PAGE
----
Torchlight makes no bones about what it’s up to. It’s a Diablo clone (produced by some of the people involved in that classic RPG) and a straightforward dungeon crawler. Diablo players will be instantly familiar with the mechanics. Yes, we’re talking furious left-clicking to hack away at beasts while gulping health and mana potions, burdening yourself with loot, then casting a town portal scroll to teleport back into the city to sell up.
Then it’s back through the portal into the dungeon, to slaughter your way further through the labyrinth, until you reach the staircase down to the next slightly tougher level. The maps are randomly generated – aside from key encounters and rooms which remain fixed – and that gives the game more replay value. In theory, anyway.
All this provides a foundation for Torchlight that’s solid, although certainly derivative by nature. It doesn’t help that the random levels use the same pieces of architecture over and over again, and the game re-uses the same environments and monsters quite considerably. But we were in two minds playing this RPG: the first was disappointed at this sense of a lack of imagination, but that was overruled by the second feeling Torchlight generated within us. Namely, that it’s fun; simple, good fun.
Why? It’s what is built on this rather journeyman-like foundation that counts, and the polish lavished on every section of the game. The characters, with three types (warrior, rogue/archer and mage) to explore, each have three specialisation skill trees which makes them very diverse. Each comes with a pet ally, a dog or cat which can be armed with spells it uses intelligently. Fido or Tiddles can also be loaded up with loot and sent back to town to sell up. Very convenient.
Then there’s the interface, which is thoughtfully crafted. Want to transfer items across to your pet’s inventory because your backpack’s full? Simply shift-click and they are automatically whisked across. Hot-key assignment is simple and effective, so for example you can switch between two weapon sets at the touch of a key. Or toggle the ability hot-keyed to the right mouse button by pressing Tab. When dead monsters drop their gold on the floor and you walk near it, the coins are automatically picked up. No need to spend time clicking directly on every pile.
Everything is streamlined and easy to use, with the only spikes of confusion occurring in the more intense fights. The amount of spells, effects, gas clouds and so forth going off in large scraps can make it difficult to tell exactly what’s going on at times. As a result, it’s easy to do silly things such as mis-click and accidentally wander over to stand next to a boss beast instead of casting a lightning spell at him. This is not good for a mage’s health (or the state of his underpants).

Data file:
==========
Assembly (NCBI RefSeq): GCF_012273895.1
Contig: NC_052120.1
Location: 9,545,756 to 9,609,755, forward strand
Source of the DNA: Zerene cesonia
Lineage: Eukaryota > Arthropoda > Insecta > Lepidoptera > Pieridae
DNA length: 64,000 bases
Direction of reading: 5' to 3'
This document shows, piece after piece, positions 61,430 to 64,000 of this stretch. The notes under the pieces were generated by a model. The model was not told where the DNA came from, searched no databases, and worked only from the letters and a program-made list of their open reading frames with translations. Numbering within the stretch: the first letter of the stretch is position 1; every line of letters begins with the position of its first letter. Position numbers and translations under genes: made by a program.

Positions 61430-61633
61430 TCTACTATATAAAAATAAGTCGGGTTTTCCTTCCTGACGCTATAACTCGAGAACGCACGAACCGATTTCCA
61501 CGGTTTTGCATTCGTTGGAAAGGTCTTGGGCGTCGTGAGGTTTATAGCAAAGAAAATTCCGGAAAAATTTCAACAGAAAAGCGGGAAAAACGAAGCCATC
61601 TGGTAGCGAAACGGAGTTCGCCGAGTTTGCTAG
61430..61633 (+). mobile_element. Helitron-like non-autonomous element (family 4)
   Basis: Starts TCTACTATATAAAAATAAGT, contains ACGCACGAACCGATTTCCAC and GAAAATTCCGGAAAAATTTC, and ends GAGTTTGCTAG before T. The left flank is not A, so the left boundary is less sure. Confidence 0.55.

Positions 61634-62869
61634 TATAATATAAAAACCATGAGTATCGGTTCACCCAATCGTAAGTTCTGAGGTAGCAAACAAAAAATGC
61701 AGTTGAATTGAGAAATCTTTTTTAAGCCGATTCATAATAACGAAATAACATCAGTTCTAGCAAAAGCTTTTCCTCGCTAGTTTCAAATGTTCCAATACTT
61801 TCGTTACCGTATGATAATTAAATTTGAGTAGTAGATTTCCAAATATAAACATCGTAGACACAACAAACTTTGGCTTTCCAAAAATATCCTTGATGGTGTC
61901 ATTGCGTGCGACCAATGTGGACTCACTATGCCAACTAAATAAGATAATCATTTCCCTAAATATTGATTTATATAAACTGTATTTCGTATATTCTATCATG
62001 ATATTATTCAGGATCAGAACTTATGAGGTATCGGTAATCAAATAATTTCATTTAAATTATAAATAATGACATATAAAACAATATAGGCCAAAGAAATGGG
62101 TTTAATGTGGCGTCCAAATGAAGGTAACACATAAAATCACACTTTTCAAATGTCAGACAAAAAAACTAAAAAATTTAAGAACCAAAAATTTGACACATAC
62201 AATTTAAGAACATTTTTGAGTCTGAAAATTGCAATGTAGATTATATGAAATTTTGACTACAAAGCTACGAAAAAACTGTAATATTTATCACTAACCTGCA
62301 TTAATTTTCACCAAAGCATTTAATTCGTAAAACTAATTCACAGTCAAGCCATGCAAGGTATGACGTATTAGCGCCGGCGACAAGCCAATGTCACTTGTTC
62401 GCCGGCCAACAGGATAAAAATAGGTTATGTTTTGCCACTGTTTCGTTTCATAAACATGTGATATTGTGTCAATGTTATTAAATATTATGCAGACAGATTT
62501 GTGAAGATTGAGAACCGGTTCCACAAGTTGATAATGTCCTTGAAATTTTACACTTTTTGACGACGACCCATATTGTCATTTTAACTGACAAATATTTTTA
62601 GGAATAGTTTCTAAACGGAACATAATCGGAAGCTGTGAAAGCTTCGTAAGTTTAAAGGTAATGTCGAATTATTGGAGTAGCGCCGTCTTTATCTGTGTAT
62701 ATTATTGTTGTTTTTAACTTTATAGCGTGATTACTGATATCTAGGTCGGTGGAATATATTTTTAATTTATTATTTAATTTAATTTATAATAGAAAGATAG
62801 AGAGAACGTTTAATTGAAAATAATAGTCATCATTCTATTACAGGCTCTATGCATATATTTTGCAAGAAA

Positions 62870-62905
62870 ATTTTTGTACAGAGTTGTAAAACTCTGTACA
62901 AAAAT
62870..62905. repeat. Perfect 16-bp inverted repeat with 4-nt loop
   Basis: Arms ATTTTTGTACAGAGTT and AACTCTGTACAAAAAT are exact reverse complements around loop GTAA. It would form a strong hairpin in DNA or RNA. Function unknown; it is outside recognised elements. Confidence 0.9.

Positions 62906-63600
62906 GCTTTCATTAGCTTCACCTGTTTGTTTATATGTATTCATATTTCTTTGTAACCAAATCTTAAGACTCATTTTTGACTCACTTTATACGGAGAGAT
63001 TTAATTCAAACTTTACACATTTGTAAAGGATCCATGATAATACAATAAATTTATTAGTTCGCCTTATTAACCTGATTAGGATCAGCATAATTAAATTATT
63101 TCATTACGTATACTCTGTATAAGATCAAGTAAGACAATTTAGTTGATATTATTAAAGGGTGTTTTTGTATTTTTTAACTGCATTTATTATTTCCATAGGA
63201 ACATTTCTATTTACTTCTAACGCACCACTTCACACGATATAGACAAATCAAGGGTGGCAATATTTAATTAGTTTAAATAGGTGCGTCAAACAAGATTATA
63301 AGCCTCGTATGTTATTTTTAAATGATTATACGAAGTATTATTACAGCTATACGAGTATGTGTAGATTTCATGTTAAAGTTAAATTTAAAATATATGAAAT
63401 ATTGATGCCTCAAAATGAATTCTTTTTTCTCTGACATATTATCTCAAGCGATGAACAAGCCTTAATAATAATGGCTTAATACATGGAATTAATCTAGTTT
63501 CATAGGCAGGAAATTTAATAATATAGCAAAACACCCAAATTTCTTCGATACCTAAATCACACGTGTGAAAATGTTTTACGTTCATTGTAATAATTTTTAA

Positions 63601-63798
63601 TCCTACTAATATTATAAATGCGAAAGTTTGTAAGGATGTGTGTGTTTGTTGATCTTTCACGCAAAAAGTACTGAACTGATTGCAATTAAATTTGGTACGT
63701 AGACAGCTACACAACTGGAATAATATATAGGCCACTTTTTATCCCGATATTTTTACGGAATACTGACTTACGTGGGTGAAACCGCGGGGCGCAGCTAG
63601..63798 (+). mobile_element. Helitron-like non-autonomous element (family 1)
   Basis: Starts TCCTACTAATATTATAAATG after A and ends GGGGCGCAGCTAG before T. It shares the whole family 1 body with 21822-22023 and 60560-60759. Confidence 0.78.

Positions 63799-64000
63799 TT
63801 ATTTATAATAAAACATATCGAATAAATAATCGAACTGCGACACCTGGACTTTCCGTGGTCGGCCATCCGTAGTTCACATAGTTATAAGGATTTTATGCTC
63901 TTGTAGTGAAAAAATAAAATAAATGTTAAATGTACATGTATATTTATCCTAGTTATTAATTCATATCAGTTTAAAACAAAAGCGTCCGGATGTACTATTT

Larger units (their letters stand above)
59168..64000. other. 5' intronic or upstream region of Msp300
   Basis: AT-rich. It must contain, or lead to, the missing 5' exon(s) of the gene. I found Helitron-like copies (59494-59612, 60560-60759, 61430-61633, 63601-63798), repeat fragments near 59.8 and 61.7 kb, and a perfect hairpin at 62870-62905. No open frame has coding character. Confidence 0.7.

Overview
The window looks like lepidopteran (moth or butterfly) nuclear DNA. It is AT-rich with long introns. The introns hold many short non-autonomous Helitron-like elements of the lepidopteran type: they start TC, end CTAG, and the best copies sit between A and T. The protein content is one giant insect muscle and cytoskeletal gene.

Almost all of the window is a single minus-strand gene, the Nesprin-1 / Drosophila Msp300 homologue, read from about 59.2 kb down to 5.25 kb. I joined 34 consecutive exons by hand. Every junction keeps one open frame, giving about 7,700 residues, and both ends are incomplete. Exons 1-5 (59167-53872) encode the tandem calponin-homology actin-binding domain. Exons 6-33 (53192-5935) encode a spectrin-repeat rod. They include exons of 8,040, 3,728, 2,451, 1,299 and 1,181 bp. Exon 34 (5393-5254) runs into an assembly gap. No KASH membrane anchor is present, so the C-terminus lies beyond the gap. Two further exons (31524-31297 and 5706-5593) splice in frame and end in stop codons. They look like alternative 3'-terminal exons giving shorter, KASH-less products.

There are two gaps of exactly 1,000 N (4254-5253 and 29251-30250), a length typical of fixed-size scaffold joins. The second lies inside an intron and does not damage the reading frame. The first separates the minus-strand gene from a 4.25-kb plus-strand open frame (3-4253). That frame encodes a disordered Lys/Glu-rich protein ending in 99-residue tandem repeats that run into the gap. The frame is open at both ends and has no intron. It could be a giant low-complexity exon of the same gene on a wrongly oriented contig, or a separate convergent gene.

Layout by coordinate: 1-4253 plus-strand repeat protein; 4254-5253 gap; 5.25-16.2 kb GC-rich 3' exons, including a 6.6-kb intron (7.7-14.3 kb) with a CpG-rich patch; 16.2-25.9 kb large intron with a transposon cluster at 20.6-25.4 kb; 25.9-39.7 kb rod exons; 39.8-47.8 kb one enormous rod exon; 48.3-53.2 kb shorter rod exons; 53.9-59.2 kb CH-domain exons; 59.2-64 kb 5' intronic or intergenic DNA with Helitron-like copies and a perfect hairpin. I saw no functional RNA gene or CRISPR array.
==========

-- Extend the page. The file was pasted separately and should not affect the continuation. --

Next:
Even so, it’s these big fights where you really get to explore the various characters’ diverse range of abilities and possible tactics. Our mage, for example, specialised in summoning multiple pets (alongside our dog), as well as charming enemy monsters to fight for us and then “damage shielding” all these minions with thorns so a mass enemy pack tears itself to bits beating on them.
A further favourable string to Torchlight’s longbow of slaying is the cleverly designed treasure system. As with Diablo, lots of loot constantly drops and you’re always hoping for that rare (or better still unique) item. But there are also added layers on top of this, such as gems that boost the stats of items which have sockets that can hold them. There’s a large range of gems, and multiple stones can be transmuted by a merchant to make more powerful ones.
Another merchant in town sells random magical weapons – a lucky dip stall – and another will perform random enchants on your weapon for a fee (possibly breaking it in the process, though). Torchlight’s loot fruit machine is a compelling one; it’s even possible to “catch” an old boot when using the fishing skill, and it might turn out to be a rare piece of armour which is actually wearable.
Essentially, this RPG is a straightforward beast-basher featuring rather repetitive quests and environments which aren’t exactly brimming with imagination. The central plot is fairly flimsy too, but at least adds some intrigue to drive the dungeon exploration. However, it’s the layers involved in equipping and building your character, and the beguiling lights of the loot fruit machine, which really make this game an enjoyable experience.
Company: Runic Games